P.S. I must be unreasonable because I think current valuations gave everything to do with economic conditions, of which the Fed is just one part. But then I don’t use a timing system that would have had me in the market for barely one month of the massive bull market… 🙂

  • 15 Paul Claireaux September 20, 2013, 5:07 pm

    And i guess we also agree that bombed out PEs – might just mean we’re on our way to communism!
    Indeed – when you look back i reckon we came close to it in the early 1970s here!
    Any pointers to the history around investor losses when businesses become nationalised – here or in Russia etc – gratefully received.


  • 16 The Investor September 20, 2013, 5:13 pm

    @Paul — Viva la international diversification! 😉 Preferably including some offshore assets.

  • 17 Mike September 20, 2013, 8:36 pm

    A great read.
    I wonder what the P/E value of the Indian market is after their recent falls ?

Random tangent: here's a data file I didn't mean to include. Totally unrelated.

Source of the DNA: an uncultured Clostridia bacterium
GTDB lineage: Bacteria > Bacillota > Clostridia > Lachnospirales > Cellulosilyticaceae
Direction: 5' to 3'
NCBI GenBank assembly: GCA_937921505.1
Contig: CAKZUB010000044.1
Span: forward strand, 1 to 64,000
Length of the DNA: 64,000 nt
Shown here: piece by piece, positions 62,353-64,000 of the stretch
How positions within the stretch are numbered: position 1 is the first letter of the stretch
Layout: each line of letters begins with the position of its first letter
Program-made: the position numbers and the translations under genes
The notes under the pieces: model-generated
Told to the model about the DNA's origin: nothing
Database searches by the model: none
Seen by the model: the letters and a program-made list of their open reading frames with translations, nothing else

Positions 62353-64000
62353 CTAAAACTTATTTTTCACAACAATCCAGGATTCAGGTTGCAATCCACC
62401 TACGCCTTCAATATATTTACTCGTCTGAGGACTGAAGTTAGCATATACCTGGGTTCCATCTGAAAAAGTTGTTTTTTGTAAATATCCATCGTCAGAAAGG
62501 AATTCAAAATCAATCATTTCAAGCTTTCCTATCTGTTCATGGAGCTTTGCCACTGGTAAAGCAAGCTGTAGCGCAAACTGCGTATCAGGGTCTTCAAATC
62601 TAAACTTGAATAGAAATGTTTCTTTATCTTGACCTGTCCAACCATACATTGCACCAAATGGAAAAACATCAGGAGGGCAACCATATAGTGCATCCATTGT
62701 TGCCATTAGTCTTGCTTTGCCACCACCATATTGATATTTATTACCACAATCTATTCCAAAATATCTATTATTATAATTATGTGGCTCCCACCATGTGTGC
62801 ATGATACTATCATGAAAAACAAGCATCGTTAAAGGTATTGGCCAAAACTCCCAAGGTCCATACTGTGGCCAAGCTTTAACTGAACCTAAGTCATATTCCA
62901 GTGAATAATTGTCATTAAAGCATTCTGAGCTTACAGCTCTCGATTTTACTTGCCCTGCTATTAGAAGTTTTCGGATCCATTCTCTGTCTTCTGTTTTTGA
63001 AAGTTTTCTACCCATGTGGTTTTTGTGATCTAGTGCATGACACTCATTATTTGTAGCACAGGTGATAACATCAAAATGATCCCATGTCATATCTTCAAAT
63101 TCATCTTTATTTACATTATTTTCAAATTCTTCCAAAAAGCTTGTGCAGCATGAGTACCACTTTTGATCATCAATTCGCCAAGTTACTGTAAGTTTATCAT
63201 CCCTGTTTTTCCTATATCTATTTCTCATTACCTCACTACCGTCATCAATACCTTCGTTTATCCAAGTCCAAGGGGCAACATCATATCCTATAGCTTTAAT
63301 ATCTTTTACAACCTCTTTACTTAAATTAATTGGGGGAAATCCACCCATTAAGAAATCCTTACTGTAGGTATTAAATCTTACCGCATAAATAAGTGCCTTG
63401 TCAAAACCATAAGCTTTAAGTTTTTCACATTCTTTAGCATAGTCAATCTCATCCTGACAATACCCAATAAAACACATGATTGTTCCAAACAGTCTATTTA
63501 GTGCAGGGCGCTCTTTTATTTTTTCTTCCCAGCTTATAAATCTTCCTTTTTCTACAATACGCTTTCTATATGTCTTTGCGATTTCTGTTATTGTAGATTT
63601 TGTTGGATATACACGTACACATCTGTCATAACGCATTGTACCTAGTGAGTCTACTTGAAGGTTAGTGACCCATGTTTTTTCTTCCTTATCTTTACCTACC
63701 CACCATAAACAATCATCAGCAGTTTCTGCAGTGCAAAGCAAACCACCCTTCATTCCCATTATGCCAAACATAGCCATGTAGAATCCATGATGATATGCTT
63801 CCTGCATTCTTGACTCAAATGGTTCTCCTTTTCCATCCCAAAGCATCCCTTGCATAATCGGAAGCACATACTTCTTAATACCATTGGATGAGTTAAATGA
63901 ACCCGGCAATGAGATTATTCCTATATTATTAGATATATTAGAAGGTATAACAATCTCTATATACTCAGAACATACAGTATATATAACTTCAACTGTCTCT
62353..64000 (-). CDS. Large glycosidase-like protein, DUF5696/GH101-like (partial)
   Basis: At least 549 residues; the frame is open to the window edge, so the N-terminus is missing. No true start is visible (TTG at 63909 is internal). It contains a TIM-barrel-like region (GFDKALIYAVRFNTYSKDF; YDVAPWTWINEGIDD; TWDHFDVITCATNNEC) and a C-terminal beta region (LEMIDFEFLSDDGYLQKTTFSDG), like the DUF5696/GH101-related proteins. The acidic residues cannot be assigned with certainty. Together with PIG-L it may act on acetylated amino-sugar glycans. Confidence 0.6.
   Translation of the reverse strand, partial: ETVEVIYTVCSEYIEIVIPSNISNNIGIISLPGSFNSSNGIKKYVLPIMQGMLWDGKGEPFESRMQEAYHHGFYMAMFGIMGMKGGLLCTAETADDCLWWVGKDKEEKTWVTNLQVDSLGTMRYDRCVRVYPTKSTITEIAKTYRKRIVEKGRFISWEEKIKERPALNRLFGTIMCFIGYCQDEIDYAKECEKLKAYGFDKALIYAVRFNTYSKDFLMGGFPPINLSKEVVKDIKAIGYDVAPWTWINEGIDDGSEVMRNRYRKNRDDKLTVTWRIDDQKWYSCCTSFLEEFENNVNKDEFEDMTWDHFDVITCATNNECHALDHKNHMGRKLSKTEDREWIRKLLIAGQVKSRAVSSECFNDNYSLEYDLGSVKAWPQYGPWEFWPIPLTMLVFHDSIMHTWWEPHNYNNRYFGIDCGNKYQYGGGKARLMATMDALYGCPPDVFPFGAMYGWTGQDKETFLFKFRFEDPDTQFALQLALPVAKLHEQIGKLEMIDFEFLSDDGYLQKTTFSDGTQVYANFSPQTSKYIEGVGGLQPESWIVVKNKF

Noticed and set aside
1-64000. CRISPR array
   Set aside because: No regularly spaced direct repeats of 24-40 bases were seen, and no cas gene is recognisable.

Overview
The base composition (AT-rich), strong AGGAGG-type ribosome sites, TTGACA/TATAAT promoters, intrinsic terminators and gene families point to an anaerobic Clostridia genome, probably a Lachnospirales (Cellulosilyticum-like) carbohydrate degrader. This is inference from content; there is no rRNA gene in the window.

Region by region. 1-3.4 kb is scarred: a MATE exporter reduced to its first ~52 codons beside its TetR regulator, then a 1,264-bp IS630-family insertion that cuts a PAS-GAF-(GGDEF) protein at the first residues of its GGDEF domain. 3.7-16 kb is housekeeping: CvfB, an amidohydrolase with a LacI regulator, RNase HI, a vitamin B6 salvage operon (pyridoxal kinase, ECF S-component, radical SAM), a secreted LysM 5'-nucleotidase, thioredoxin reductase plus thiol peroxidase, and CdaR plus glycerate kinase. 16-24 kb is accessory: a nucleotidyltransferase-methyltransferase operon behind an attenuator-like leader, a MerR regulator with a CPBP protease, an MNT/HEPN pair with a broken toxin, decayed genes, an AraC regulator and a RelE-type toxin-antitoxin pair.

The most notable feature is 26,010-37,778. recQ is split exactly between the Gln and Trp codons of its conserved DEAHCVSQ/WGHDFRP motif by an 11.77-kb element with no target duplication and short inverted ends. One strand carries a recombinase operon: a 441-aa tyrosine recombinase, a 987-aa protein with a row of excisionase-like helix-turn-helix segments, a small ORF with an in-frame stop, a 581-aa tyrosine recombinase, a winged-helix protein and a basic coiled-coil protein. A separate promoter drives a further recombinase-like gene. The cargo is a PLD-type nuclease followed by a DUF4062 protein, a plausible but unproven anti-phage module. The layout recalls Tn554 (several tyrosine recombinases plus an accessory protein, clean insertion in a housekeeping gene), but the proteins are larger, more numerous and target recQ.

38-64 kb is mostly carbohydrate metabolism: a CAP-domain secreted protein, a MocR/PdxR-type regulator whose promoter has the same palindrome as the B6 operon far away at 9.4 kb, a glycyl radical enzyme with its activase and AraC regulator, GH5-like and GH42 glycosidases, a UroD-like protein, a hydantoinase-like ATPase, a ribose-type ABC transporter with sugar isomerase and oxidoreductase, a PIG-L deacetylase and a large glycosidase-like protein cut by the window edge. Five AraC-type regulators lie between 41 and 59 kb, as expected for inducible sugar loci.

• 18 Paul Claireaux September 20, 2013, 10:17 pm

    CAPE on India at end of August was 17.7 and it’s climbed since.
    At same time the CAPE on Ireland was 6, Italy was 7.32 and UK 13.36.
    USA was 24 !!
    Only Philippines, Columbia and Sri Lanka were higher.
    Watch out below.
    Question is how long can Bernanke and his successor keep gravity switched off.

  • 19 Rob September 21, 2013, 9:13 am


    I have two quibbles with valuing companies. One is that the that individual stocks are far too risky. But valuing the market as a whole is even more difficult. The second is that the bulk of equity returns come from dividends, not capital growth.

    But you knew that is my view anyway.


  • 20 John Law September 21, 2013, 6:51 pm

    Agree with Paul.